We've suggested some variables that might be taken into consideration, but cannot predict the conclusion HMRC will reach.
  • 00ec2500ec25
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    the assessment of "main" residence by HMRC is based on many factors some of which have already been tested in court as part of capital gains tax cases in respect of assessing what is meant by "main residence" for the purposes of private residence relief claims

    the key case law principle is summed up in the phrase: degree of permanence, degree of continuity or expectation of continuity

    live somewhere briefly, pending moving to another place, then there is no expectation of continuity or degree of permanence, it is simply temporary occupation of the property, not "residence". The key fact is that there is no minimum period, nor are there hard and fast rules. HMRC judge each instance on the specific facts of each case. Some of the many issues you could face include:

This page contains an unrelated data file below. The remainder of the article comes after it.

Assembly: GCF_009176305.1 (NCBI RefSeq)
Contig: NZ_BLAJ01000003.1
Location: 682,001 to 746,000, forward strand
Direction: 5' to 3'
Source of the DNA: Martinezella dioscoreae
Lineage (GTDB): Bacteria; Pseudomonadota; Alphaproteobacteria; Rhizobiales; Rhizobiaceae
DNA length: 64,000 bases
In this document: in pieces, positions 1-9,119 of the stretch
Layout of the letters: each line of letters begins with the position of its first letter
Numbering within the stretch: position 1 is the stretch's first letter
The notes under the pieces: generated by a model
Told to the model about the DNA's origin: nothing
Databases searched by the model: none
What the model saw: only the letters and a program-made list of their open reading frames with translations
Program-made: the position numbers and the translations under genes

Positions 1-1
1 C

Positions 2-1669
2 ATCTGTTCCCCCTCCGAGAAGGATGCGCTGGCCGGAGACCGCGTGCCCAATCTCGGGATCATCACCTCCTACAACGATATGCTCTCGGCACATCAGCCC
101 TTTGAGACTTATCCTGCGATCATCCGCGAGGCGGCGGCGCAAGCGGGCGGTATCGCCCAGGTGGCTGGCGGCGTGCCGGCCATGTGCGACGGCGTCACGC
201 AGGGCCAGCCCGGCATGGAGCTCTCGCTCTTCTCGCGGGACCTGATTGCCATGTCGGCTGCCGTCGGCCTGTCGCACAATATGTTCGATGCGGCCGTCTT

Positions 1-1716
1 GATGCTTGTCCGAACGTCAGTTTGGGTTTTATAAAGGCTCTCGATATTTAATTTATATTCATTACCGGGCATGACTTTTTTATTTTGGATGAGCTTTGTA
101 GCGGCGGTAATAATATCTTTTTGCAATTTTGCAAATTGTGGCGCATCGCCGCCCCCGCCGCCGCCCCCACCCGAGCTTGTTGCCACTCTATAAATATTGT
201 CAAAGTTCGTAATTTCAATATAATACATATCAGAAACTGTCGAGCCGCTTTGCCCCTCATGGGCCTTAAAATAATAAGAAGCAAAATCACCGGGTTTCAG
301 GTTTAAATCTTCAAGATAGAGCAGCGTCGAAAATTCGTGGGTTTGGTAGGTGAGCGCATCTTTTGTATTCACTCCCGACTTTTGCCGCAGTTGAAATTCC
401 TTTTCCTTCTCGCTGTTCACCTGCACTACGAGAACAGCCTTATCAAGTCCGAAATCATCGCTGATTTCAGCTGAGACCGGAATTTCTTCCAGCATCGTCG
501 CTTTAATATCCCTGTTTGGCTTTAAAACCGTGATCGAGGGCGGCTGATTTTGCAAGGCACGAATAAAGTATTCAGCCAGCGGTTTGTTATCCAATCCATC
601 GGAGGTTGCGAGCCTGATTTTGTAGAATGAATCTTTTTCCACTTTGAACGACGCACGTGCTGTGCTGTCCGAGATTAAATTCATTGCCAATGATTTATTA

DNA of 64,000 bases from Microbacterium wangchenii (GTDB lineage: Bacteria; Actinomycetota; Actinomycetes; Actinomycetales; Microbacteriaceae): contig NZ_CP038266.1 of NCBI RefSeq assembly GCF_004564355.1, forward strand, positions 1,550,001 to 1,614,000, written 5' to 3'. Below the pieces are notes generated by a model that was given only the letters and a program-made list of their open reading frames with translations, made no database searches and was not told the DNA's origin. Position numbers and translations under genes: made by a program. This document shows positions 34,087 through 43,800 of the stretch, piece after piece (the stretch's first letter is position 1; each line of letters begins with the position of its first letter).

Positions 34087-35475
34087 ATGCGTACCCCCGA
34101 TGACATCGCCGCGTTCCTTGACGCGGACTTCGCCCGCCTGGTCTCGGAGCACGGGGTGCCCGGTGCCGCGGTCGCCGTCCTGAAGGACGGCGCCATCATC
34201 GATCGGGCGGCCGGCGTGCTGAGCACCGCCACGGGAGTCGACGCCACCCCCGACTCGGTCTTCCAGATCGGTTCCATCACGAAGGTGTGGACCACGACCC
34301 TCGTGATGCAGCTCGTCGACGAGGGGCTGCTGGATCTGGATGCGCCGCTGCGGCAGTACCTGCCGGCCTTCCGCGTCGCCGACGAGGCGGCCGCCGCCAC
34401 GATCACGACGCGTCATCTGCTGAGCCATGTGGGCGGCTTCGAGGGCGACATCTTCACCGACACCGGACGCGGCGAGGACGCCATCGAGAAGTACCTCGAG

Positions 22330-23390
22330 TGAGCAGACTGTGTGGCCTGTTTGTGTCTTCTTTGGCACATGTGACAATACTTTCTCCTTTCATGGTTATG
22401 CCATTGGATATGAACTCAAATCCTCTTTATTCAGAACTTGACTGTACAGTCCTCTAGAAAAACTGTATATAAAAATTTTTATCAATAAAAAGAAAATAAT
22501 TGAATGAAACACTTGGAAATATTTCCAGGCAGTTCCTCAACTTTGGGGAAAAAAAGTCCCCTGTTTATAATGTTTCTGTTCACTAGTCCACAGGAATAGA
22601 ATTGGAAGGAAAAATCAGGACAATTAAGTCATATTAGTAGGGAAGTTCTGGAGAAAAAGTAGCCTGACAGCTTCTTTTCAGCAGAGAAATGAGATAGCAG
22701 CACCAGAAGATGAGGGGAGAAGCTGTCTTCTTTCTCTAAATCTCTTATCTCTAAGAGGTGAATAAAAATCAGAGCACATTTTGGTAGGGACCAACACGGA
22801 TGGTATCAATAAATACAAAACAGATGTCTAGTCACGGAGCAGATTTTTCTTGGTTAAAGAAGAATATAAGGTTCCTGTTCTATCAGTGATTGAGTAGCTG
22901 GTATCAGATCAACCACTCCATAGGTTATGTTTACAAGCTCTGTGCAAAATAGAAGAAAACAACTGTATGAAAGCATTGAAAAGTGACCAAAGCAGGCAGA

a) what will trigger HMRC to take an interest in your case, will you be
    noticed or will you slip under the radar.
    b) is living in A in reality merely temporary occupation because B is having works carried out prior to it being let and therefore no degree of permanence in respect of A or expectation of continuity as B is to be let and C purchased as the real home as soon as B is let.

    https://www.taxinsider.co.uk/1222-Private_Residence_Relief_Is_It_A_Residence.html